We Need to Expand the Definition of Disruptive Innovation18 January, 2016 / Articles
Zipcar counts as a disruptive innovation. Uber doesn’t. The latter is according to Clayton Christensen, Michael Raynor, and Rory McDonald in their recent HBR article “What is Disruptive Innovation?” The authors explain that disruption “describes a process whereby a smaller company with fewer resources is able to successfully challenge established incumbent businesses.” They also write that “disruptive innovations originate in low-end or new-market footholds.”
Zipcar, the company I co-founded, qualifies as a disruptive innovation because it created a whole new market: demand for cars rented by the hour (as well as by the day). For us, applying technology in a totally new way — to reserve and open the cars — was a key enabler of this new market segment. Without the internet and wireless communications, car rental by the hour was an impossibly expensive and tedious transaction for such a small increment of time. Founded back in 2000, Zipcar effectively modeled how technology could be applied to open up entirely new markets, as well as new ways of using existing assets.
Christensen, Raynor, and McDonald argue that Uber is not disruptive because it offers neither a low-end service, nor a new market. Using that lens, I would agree: Uber is basically a taxi service. It provided a well-designed app that took the dispatch function out of the black car and traditional taxi markets. This was not world changing. But what was totally disruptive was when Uber adopted Lyft’s model: enabling people to drive their own cars as taxis, particularly via its UberX service. The breakthrough lay in tapping excess capacity: downtime from your other means of earning income and making use of the car you already owned. This idea of excess capacity is missing from the definition offered by Christensen and his co-authors. Uber offered a way to take advantage of assets that already existed, that had been paid for, but from which new value could be found.
That’s how Uber transformed the economics and nimbleness of taxi services. And that’s how it grew exponentially, operating today in 400 cities in 68 countries.
I see the ability to leverage excess capacity as completely disruptive. Just ask the hotel industry how it feels about Airbnb. Or telcos about WhatsApp. Or TomTom about Waze. Or colleges about MOOCs. Or Western Union about Transferwise. I see all of these efforts as part of a new “Peers, Inc.” collaboration in which platforms (developed by the Inc’s) harness excess capacity and invite the participation of Peers to fulfill a significant part of the service delivery.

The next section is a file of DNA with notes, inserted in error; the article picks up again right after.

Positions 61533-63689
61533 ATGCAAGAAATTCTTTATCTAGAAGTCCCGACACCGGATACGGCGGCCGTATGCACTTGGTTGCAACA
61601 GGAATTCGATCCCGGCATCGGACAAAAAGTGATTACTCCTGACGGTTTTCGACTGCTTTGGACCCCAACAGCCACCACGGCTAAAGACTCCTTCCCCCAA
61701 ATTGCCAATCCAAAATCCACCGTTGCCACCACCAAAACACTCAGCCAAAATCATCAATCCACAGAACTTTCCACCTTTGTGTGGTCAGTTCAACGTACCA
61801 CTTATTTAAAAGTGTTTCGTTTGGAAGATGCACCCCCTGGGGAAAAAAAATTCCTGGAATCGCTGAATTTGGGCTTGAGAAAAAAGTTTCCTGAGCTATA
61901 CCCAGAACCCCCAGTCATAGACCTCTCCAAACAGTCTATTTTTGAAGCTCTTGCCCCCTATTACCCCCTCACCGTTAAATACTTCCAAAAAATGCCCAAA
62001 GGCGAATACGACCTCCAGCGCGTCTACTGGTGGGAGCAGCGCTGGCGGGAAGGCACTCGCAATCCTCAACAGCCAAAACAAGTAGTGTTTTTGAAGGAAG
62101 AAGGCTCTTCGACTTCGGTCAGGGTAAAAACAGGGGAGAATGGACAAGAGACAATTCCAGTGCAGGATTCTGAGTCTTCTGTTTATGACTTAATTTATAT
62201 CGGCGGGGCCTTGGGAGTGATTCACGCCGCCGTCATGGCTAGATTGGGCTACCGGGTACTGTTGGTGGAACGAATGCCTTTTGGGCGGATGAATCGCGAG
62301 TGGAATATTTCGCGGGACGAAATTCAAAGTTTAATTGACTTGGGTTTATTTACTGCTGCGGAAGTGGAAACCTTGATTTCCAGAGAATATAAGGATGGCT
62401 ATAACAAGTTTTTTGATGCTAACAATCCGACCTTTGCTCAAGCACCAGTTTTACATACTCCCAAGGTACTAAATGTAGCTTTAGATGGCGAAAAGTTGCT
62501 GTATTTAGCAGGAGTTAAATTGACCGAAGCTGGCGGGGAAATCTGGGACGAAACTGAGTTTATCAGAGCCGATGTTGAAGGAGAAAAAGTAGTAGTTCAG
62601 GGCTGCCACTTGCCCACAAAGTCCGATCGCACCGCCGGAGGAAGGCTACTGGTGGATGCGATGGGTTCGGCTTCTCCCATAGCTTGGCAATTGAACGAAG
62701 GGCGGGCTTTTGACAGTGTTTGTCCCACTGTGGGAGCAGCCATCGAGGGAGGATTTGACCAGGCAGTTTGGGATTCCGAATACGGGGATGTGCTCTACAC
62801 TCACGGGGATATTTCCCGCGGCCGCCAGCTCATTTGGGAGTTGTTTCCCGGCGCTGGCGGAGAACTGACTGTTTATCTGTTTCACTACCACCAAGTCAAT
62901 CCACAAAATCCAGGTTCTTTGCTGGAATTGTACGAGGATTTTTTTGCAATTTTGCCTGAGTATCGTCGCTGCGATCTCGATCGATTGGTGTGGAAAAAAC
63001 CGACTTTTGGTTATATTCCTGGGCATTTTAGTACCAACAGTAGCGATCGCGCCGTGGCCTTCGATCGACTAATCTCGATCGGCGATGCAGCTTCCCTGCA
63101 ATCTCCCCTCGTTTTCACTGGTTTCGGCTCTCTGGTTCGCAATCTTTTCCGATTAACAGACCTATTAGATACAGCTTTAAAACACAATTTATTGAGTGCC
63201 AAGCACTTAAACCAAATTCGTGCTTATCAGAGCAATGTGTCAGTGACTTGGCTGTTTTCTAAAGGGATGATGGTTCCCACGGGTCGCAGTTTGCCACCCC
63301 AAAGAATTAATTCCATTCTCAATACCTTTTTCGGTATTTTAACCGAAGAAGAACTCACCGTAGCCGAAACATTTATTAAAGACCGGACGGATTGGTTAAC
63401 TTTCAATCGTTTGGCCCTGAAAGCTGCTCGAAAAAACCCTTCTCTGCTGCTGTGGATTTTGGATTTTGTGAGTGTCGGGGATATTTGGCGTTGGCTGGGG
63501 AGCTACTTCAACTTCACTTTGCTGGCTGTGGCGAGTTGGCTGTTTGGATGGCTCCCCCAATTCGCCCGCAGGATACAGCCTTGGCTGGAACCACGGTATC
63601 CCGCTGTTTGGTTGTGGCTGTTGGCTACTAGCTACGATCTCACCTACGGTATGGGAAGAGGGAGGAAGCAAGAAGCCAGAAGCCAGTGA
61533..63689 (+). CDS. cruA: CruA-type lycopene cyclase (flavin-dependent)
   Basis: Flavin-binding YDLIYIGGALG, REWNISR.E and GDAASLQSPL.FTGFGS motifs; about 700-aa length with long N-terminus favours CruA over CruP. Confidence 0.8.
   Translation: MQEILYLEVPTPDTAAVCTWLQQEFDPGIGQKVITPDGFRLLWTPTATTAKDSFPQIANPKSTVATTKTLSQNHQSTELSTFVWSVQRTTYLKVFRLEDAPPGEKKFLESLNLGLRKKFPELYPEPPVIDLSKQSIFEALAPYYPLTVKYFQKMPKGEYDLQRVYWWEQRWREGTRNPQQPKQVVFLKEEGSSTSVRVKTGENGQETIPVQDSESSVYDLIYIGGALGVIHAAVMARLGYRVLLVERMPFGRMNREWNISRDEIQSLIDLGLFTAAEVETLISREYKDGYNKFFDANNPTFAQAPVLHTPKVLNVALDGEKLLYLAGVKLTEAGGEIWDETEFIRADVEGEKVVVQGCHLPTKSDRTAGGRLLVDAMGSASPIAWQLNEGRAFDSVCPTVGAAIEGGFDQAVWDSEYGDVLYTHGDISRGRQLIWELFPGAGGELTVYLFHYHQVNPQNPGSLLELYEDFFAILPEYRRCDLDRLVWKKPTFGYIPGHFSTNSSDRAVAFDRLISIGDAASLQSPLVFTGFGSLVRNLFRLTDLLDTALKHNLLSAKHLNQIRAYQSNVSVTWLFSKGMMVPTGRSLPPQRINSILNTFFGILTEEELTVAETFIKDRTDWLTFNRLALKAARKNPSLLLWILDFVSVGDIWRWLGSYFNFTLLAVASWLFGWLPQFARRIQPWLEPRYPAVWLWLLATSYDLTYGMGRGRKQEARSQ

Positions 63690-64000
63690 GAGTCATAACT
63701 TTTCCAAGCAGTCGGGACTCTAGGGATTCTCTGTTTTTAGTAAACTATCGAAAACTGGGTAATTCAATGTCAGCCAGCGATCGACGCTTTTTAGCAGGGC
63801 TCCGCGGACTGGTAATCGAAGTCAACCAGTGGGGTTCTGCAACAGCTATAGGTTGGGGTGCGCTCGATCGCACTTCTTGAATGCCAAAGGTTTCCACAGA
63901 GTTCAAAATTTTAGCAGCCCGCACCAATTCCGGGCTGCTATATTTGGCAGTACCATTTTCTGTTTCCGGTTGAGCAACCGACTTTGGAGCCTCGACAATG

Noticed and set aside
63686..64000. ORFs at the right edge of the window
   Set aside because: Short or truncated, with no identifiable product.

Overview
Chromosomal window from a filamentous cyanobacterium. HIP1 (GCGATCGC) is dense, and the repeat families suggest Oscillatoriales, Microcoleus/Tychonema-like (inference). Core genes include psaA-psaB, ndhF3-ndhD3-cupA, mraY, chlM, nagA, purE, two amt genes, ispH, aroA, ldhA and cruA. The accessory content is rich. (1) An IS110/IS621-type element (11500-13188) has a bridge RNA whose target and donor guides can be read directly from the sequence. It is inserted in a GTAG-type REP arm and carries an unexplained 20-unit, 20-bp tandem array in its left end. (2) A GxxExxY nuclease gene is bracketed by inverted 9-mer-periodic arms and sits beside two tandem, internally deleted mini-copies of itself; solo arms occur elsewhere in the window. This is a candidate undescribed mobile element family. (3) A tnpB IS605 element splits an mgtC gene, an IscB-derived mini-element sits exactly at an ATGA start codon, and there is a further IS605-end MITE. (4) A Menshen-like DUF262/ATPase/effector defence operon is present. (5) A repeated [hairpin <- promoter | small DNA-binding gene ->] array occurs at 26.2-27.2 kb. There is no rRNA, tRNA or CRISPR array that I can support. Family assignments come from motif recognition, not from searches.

Christensen, Raynor, and McDonald go on to say that Apple, with its invention of the iPhone, was disruptive. “This was achieved not merely through product improvements but also through the introduction of a new business model. By building a facilitated network connecting application developers with phone users, Apple changed the game.” I agree! But I would describe it differently: iOS is a platform for participation that harnessed the excess capacity available in customers’ iPhones, as well as in the previously untapped imaginations and life experiences of tens of thousands of developers from around the world, who initially (and now frequently) worked on their own time. It was this harnessing of excess capacity that led to more than 2 million apps being developed in less than seven years, with the most successful of them being adopted at extraordinary rates. WhatsApp’s phenomenal growth — more than 400 million users in its first three years of operation, and over 800 million within five — would have been impossible had customers been required to go out a buy a new device.
I’m still a fan of Christensen’s work and his theories of disruption. I just think they are missing the new disruption in town. These new Peers, Inc. collaborations are already striking fear in the hearts of many legacy companies, and are proving to be promising arenas for creativity and innovation for the smartest of them.